With reference to the effect of the breed standards he pointed out that some conditions arose from breeding to those standards, e.g. the short nose of the Persian creates a problem for the animal as does the short back of the Manx.
He felt that judges should be very concerned about harmful breed characteristics and should not select as winners those animals which display such characteristics since these animals will spread their genes to succeeding generations far more than those who do not have success on the show bench.
He asked why these characteristics are not recognised as harmful within the fancy. His answer was that breeders consider cats as an object of beauty, a sort of ‘art’ object and overlook the fact that they are subject to biologicval laws and cannot conform to a design. Dr Knol showed slides of some very sad looking pure-bred cats which most of the breeders present would be ashamed to own and who protested that such extremes were not desirable by anybody in the fancy; it was felt that there was a tendency to bring such examples out and suggest that these were the norm in breeding, which was not in fact true.
Other conditions which were seen to be genetic diseases were covered, e.g. dwarfism, flat-chested kittens, sternum defects, lack of a soft palate, multiple cysts on the kidneys, cryptorchidism etc. Dr Knol maintained it was not difficult to eliminate such diseases, it was simply a matter of selection. He also suggested that promotion of health insurance for cats was useful in this cause since the insurance companies will only insure healthy and registered animals. He also spoke for enlarged genetic variations, i.e. ‘Open’ populations to reduce in-breeding.
Referring to breed standards, he suggested that care should be taken in the formulation of the words, for example it was better to say ‘no longer or no shorter than...’ rather than simply ‘short’ or ‘long’. The judges’ interpretation of the standard was critical in this matter and a different maxim should be adhered to, ‘perfect health and as beautiful as possible’ should be preferred to ‘perfectly beautiful and as healthy as possible.’
Mrs Morgan from Australia spoke of the need to share information, she referred to the drastic reduction in the spasticity problems of the Devon Rex which came about because of knowledge and co-operation on the part of the breeders. She asked if a sternum defect did effect the health of an animal and the Dr replied that it impaired the heart function.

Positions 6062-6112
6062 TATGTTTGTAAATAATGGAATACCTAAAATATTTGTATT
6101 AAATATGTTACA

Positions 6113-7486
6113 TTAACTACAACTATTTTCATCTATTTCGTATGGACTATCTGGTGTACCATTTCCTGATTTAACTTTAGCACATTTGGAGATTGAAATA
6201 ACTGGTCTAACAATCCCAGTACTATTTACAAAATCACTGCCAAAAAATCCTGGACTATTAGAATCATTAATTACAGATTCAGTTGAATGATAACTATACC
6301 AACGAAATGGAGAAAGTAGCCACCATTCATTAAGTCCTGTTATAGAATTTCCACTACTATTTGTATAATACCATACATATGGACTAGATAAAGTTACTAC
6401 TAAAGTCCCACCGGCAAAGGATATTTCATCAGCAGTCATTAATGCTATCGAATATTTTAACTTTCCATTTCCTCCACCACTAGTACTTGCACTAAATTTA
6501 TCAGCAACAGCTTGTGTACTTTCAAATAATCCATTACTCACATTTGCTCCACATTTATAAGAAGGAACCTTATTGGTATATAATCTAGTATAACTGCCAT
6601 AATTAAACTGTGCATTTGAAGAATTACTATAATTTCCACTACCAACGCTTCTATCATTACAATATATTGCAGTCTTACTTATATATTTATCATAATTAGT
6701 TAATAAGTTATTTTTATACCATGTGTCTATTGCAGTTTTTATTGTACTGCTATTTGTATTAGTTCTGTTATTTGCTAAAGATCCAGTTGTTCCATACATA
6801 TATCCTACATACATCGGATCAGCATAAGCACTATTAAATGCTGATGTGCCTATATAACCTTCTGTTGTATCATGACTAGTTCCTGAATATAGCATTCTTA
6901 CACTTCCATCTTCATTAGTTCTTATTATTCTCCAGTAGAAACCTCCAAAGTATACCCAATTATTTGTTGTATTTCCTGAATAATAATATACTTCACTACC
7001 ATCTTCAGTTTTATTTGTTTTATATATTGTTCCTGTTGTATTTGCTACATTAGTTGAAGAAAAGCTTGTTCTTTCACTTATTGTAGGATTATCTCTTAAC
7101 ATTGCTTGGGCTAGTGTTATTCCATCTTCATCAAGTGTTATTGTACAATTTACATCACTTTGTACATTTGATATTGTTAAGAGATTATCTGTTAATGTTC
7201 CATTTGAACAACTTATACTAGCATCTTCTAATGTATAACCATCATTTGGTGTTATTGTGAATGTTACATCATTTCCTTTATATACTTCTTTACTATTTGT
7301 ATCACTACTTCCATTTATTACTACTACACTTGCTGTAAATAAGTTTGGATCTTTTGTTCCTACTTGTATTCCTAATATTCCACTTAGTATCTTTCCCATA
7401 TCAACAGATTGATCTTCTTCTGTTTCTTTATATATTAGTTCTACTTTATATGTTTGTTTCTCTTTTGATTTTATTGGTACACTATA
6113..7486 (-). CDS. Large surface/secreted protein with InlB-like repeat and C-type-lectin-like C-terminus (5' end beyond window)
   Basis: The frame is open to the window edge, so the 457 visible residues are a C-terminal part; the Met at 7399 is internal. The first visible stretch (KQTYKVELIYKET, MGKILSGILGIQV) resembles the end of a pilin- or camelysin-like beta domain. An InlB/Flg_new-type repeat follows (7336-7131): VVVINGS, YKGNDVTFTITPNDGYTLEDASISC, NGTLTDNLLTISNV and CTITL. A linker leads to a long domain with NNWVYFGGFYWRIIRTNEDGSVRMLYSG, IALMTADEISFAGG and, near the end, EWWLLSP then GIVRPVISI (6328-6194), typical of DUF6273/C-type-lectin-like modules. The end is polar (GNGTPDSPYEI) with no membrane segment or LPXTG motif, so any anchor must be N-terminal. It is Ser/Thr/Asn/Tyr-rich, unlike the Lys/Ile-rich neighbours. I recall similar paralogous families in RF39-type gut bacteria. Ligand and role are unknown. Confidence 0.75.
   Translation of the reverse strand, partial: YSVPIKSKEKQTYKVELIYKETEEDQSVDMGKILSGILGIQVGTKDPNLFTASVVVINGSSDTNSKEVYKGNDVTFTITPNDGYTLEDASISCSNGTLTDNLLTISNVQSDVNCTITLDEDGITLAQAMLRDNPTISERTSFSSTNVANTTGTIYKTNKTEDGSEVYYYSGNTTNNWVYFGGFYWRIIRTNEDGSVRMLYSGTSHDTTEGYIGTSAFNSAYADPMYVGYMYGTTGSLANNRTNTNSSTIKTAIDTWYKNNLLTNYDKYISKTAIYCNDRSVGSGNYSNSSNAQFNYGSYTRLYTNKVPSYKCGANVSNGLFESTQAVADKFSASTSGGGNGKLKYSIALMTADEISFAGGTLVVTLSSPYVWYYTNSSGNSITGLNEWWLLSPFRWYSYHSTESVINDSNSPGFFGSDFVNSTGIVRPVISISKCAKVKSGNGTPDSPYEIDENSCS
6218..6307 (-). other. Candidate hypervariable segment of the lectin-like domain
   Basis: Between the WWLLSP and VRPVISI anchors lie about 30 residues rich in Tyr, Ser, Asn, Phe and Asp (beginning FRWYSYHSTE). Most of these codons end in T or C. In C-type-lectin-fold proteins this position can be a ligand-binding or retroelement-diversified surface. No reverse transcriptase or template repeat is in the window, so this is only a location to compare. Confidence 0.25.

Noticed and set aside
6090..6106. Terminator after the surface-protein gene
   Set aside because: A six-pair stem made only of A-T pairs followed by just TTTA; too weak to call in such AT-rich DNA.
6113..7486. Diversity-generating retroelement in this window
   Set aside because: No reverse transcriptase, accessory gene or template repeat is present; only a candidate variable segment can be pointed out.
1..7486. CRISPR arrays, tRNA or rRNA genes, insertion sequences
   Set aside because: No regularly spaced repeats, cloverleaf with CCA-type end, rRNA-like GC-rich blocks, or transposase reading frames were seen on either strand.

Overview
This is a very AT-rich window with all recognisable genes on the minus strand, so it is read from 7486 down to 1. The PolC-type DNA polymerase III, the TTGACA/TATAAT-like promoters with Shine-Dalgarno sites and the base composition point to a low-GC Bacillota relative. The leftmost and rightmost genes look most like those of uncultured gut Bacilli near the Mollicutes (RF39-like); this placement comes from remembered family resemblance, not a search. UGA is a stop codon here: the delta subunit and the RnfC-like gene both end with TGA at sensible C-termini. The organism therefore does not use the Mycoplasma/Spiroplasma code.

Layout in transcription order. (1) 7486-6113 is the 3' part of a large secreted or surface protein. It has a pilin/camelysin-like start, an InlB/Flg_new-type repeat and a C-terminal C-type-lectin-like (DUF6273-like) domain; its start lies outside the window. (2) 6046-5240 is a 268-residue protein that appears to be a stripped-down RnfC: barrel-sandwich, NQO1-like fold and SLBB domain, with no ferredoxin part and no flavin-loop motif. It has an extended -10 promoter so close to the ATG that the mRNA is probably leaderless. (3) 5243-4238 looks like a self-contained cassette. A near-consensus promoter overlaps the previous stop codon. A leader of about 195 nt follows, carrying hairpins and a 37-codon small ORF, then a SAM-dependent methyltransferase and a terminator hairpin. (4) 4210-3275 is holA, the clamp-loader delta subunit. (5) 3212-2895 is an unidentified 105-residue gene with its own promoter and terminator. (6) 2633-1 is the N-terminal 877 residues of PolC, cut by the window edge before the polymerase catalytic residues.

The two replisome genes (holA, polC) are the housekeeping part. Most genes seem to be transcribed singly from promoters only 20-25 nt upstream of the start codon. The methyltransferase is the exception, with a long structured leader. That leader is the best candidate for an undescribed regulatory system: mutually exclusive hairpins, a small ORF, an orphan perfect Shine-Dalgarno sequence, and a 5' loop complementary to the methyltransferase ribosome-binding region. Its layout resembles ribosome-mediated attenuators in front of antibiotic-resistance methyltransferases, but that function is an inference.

Referring to the slides that had been shown, Mrs Knäpper (D) pointed out that judges do indeed penalise cats with wry mouths, flat chests etc. She believes that judges and breeders are working together for health as well as beauty.
Mr Rothermel (USA) spoke about Persians, which he has been breeding for thirty years, and the many changes he has seen in that breed. He said that at one point the nose break had been above the eye level and the judges had realised it could be injurious and the position of the nose had been moderated; he believed this had helped the cat. He added that in the last fifteen years the breathing and tear duct problems had been much reduced but acknowledged that there were still serious jaw problems. Dr Knol felt that data was lacking. There was a long discussion on various aspects of the Persian nose length, the position of the nose, the size of the nostrils and the narrowness of jaws - all of which aspects were being addressed by the modern breeder.
At the close of a very successful meeting, Mrs van Zuilen, the President of Felikat, thanked everybody and the speakers received a delicious box of chocolates.
The FIFe would also like to thank Mrs van Zuilen who is retiring as President of Felikat and who, during her term of office, has done a lot for the FIFe by hosting such meetings and taking a very active interest, particularly through her own club the Dutch Somali and Abyssinian Club.